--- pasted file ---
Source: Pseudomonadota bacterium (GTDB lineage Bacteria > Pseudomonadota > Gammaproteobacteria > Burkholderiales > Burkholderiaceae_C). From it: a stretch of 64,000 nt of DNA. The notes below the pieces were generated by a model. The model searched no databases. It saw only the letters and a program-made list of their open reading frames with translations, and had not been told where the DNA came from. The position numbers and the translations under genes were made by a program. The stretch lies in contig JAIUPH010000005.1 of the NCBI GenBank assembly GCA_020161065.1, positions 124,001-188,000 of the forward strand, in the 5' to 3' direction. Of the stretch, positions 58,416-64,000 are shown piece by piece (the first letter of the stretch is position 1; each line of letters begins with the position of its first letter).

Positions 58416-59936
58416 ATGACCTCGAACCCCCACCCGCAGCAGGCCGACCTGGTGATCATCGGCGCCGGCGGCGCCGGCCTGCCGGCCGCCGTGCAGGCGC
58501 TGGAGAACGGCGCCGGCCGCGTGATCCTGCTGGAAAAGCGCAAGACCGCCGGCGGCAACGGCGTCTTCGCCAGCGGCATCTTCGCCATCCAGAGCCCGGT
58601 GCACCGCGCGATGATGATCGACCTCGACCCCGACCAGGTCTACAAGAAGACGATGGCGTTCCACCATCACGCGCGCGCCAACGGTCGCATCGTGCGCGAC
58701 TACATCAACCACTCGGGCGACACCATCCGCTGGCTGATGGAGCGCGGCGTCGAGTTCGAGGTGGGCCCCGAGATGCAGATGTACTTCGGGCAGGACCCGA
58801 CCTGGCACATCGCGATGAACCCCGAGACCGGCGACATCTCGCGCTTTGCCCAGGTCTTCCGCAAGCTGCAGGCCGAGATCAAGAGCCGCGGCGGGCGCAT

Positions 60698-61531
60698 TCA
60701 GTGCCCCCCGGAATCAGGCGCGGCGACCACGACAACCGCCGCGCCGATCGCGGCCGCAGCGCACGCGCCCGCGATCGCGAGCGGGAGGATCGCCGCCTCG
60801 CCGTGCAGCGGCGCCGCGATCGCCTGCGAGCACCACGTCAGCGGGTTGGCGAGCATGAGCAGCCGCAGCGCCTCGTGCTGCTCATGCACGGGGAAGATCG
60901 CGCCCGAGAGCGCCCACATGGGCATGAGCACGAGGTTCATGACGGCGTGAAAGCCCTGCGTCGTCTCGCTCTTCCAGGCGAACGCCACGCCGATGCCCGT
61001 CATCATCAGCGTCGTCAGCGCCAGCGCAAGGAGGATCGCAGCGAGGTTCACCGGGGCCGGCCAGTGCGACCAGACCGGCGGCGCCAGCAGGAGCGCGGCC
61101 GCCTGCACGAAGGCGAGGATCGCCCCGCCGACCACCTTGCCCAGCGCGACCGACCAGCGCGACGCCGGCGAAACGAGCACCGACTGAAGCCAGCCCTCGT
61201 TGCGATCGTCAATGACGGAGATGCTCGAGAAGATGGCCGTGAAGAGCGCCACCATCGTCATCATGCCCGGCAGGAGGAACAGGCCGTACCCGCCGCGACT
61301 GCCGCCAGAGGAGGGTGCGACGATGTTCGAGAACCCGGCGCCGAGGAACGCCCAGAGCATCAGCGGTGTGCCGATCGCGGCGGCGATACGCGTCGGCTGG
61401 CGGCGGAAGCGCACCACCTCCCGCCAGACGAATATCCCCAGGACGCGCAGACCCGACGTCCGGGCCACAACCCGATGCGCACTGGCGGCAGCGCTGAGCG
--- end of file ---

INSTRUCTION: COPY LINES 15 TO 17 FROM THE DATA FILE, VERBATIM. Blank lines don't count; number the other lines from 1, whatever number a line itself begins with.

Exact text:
61201 TGCGATCGTCAATGACGGAGATGCTCGAGAAGATGGCCGTGAAGAGCGCCACCATCGTCATCATGCCCGGCAGGAGGAACAGGCCGTACCCGCCGCGACT
61301 GCCGCCAGAGGAGGGTGCGACGATGTTCGAGAACCCGGCGCCGAGGAACGCCCAGAGCATCAGCGGTGTGCCGATCGCGGCGGCGATACGCGTCGGCTGG
61401 CGGCGGAAGCGCACCACCTCCCGCCAGACGAATATCCCCAGGACGCGCAGACCCGACGTCCGGGCCACAACCCGATGCGCACTGGCGGCAGCGCTGAGCG